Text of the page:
So. Where to start? As I implied at the start, this is less an adaptation than an homage. Characters and concepts from Dickens are combined, separated, and remixed in various ways, some clever and others dull. There's no exact analog for Tiny Tim, though the fired employee's two kids fill a similar role (though neither seems to be sick). Both that woman, Kendra, and several other employees are given aspects of Bob Cratchit's arc. At the same time, one of those employees, a comical man heavily coded gay (though this isn't textually confirmed or denied) is given Fred's name. Meanwhile, more of Fred's arc is given to Carol's mother, as well as Ben's sister (who also has a scene loosely inspired by the one where Scrooge sees Belle's family in the original).

It's also worth noting that the "Yet to Come" section, while a massive departure from the original narrative, is actually in the spirit of the book. I've spoken before about Dickens effectively inventing the concept of possible timelines in A Christmas Carol: expanding that makes sense.

And since we're talking about positives, there are a couple scenes that could have used another take, but overall Vaugier does really good work in the lead role. I was particularly impressed how well she pulled off playing a younger version of herself that honestly had me squinting to confirm it wasn't a different actress. I'm sure the make-up department deserves some credit, as well, but she did some impressively subtle work through expressions alone. Needless to say, Fisher is also a lot of fun. She gets the bulk of the best lines, as you'd expect.

There's some clever back-and-forth between the two leads that forgives quite a few of the movie's intermittent pacing issues. The script, in general, is better than you'd expect given the medium and production company. It does suffer from the issue where the character is comically villainous at the outset (a common mistake in Christmas Carol adaptations), but it makes up for this by toning back her redemption to relatively believable levels. The character struggles with making the right decisions at the end, which is both more relatable and - in this case - comical.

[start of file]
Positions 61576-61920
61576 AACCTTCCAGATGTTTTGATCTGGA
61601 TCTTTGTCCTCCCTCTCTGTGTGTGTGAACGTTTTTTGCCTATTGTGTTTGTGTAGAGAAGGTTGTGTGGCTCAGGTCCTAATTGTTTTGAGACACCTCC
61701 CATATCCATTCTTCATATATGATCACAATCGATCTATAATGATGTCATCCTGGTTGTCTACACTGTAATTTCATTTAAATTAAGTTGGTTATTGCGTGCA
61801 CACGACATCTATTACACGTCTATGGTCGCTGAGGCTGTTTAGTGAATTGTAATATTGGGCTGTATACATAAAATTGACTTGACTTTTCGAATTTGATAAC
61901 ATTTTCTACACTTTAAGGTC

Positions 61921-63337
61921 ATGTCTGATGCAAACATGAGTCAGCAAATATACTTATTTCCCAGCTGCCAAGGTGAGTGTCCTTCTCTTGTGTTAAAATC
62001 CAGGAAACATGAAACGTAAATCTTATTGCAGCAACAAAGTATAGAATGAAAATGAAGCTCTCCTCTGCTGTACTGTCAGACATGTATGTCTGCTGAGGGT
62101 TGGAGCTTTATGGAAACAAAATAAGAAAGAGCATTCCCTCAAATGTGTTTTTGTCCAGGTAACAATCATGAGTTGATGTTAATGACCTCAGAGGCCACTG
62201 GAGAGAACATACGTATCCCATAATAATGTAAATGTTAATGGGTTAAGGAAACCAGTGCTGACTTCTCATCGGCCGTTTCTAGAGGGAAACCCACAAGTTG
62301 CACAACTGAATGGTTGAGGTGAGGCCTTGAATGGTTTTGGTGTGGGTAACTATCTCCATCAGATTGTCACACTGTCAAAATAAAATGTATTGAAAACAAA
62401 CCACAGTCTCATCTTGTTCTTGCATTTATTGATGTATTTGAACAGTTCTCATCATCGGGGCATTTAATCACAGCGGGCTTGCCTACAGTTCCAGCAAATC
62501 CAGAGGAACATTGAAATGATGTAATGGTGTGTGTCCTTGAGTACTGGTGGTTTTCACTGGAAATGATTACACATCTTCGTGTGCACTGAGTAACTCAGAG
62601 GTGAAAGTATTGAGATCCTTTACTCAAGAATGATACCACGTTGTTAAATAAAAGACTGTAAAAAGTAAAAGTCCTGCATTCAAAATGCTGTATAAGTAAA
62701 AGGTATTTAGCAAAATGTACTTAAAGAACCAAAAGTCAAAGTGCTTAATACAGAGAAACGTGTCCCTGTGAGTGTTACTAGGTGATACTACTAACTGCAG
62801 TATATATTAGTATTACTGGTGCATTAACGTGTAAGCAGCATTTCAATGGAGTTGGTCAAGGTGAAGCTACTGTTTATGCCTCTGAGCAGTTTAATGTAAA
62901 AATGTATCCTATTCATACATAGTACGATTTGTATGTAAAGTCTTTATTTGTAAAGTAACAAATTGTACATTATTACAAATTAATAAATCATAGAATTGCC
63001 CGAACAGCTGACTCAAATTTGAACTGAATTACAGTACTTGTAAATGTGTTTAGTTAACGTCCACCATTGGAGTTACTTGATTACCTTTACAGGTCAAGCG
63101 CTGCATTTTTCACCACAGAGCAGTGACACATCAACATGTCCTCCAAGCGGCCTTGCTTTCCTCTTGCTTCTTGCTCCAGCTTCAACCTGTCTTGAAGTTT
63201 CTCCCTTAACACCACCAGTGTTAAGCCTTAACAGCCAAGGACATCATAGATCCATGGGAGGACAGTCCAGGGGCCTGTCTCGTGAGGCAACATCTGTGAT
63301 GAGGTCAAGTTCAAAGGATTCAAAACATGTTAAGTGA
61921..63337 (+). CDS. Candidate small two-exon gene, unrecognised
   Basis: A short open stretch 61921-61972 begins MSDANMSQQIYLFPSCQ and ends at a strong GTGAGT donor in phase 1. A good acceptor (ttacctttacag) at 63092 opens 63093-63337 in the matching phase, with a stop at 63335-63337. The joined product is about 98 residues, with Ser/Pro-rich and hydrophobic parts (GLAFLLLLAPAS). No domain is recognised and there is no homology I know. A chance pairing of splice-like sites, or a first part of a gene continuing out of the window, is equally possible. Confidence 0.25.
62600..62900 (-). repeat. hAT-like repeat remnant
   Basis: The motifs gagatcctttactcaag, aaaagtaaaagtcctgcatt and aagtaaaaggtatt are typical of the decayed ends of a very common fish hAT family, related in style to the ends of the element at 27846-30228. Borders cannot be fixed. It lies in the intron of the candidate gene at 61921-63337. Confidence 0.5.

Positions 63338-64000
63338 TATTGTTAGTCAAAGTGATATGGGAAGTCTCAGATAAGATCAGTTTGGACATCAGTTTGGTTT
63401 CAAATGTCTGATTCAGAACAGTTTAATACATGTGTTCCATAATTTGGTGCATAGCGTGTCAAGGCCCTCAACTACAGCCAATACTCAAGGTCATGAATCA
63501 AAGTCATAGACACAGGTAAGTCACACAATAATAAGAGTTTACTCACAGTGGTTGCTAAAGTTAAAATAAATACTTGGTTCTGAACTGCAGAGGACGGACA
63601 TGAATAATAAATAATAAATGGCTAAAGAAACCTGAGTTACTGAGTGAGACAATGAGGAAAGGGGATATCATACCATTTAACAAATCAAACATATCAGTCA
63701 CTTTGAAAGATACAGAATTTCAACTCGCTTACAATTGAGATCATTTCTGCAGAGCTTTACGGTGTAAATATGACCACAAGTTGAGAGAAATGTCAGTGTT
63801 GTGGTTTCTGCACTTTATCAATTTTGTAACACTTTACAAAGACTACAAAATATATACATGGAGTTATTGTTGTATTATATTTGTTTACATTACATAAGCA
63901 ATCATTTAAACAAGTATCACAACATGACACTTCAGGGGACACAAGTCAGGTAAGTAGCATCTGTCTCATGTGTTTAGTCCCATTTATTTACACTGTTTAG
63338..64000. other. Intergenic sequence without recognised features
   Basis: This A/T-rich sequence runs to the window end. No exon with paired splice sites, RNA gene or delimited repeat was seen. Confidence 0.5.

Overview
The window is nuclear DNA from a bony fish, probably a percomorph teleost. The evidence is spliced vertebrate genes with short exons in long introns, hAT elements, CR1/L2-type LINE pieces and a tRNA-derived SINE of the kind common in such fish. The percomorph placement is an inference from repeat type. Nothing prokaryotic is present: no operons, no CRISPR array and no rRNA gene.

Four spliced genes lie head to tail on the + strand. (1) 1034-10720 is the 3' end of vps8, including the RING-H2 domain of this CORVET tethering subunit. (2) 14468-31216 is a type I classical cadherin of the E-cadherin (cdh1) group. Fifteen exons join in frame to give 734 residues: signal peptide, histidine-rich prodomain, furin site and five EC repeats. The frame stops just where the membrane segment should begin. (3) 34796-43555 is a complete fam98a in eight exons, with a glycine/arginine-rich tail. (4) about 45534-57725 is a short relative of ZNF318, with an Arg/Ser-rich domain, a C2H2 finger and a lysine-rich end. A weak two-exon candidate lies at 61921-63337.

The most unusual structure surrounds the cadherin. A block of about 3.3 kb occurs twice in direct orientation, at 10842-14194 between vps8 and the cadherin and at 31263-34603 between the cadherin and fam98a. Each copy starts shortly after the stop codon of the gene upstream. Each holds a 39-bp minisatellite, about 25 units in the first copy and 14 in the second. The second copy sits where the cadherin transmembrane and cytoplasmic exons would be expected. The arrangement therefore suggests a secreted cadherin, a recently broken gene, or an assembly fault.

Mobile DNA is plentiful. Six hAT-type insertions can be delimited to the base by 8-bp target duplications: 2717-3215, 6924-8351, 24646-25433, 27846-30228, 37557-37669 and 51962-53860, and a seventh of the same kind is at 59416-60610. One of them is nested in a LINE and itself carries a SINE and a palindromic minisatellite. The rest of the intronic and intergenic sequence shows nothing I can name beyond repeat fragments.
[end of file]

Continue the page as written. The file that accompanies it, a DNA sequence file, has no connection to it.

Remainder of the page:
From a conceptual standpoint, I'm somewhat torn. There's something to be said for deconstructing the original then using the pieces to create something new, and - at the risk of repeating myself - there really was a great deal of thought put into the premise. At the same time, this entirely strips out the political themes in Dickens's work, and that never sits well with me. On the other hand, it does avoid the pitfalls around religion (the movie doesn't endorse any specific faith), and it doesn't make the common error of centering the story around whether the character loves Christmas enough.

On a whole, this was decent. The problem is that the pacing issues I keep alluding to really do matter. I like a lot of aspects of this movie much more than I liked the experience of watching it. Even that wasn't bad, but I wouldn't consider this a must-watch entry or anything, despite getting a few bonus points for having the 1935 version of Scrooge playing on a TV in a scene.